“If you like taking secret midnight rendezvoussss,” trills only son from the back of the car. He has gone One Direction crazy. I blame daughter one who, although she is now into much cooler things, retains a certain nostalgic interest in 1D, though not, sadly, Liam. Apologies to Liam. Only son is a bit of a Niall fan. Daughter one describes Niall as the one who is “just happy to be there” in the manner of Ringo Starr. Daughter one is, of course, a George Harrison fan.
In any event, only son sings One Direction all day long. Every time we go in the car we have to put the CD on. He has a song book in which he has written all the lyrics and he spends hours copying the moves they make in their videos. Last week he and daughter three were caught doing one of those dance video things to “You don’t know you’re beautiful”. Only son was stark naked, but had all the moves down to a t. He has asked if he can put daughter one’s old 1D duvet cover on his bed.
“Does your best friend like One Direction?” I asked. “Well, he doesn’t really know who they are,” said only son, “but I sang him one of the songs the other day and he said he liked it.” Daughter three says he sings all the way through lunch at school.
Daughter two and only son were overheard in the bath the other day singing a full-throated 1D medley followed by an intensive quiz on 1D facts. “Where was Harry born?” I heard her ask. Only son answered in a flash. “Correct”, said daughter one. If only there were a SAT in 1D. Daughter two was, of course, fully dressed in the bath. She had not intended to go in, but daughter two has always been a person who cannot look at the sea or a muddy pool or whatever without jumping in.I am a bit worried about what this will mean when she gets to the teenager years, but she is also highly anxious. She had a talk about drugs and alcohol at school this week. “What did you learn?” I asked. “That they kill you,” she said. She has turned hyper vegetarian and says her ideal Christmas present would be a gift card from Holland and Barrett.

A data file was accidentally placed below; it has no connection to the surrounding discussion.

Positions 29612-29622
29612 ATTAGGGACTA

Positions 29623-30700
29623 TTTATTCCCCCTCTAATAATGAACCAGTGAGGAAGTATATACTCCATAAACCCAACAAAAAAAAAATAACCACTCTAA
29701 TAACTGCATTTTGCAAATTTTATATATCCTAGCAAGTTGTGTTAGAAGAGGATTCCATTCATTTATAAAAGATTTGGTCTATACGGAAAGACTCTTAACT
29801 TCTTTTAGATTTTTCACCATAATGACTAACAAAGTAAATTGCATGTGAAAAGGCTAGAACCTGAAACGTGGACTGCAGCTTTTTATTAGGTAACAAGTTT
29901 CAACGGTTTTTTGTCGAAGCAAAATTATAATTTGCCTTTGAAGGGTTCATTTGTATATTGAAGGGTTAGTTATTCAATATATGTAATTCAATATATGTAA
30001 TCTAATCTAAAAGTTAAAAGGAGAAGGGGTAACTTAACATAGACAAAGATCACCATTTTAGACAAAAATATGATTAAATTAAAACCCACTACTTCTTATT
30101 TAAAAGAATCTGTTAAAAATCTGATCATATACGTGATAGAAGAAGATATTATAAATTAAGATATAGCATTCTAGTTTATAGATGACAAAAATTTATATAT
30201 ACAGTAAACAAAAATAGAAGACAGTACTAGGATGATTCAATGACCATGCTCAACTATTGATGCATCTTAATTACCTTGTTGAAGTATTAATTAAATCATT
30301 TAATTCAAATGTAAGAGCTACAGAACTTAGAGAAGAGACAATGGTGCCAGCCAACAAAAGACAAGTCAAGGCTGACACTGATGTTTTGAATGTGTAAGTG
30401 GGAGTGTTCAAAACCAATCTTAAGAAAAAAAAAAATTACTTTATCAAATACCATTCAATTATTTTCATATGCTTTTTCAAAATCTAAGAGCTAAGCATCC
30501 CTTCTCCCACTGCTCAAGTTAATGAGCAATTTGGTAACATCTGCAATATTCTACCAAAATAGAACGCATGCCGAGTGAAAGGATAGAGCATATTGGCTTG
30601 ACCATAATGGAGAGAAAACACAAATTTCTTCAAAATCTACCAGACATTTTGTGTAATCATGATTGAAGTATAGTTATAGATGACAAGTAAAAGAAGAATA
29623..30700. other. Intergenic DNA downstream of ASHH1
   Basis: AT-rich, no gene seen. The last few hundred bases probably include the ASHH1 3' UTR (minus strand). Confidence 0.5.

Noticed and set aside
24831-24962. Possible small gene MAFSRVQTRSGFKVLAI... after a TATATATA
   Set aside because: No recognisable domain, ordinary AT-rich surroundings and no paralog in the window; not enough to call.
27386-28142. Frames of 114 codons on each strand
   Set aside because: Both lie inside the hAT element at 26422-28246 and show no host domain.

I wonder sometimes what impact the world we are living in has on our children. I think they absorb the general sense of fear and anxiety even if they don’t totally understand it. Daughter one is, of course, slightly older and reads all the news. She asked: “Why do we have to grow up now? This is going to dominate our lives.” She had someone in from the government in one of her classes the other week to check that they know what “British values” are.
I have told her that though things are really bad and horrific things have happened, she needs to focus on the amazing acts of humanity shown by many in the face of such horror – the people who have helped each other escape killers, who dragged their friends out of the Bataclan, the man in Beirut who jumped a suicide bomber and got blown up but saved dozens of people, the people in Iraq who risk their lives to save Yazidi women from IS, the individual acts of goodness. We need to hear more about these acts, wherever they take place, as this will make us stronger and better able to resist fear and hatred.
*Mum on the run is Mandy Garner, editor of Workingmums.co.uk.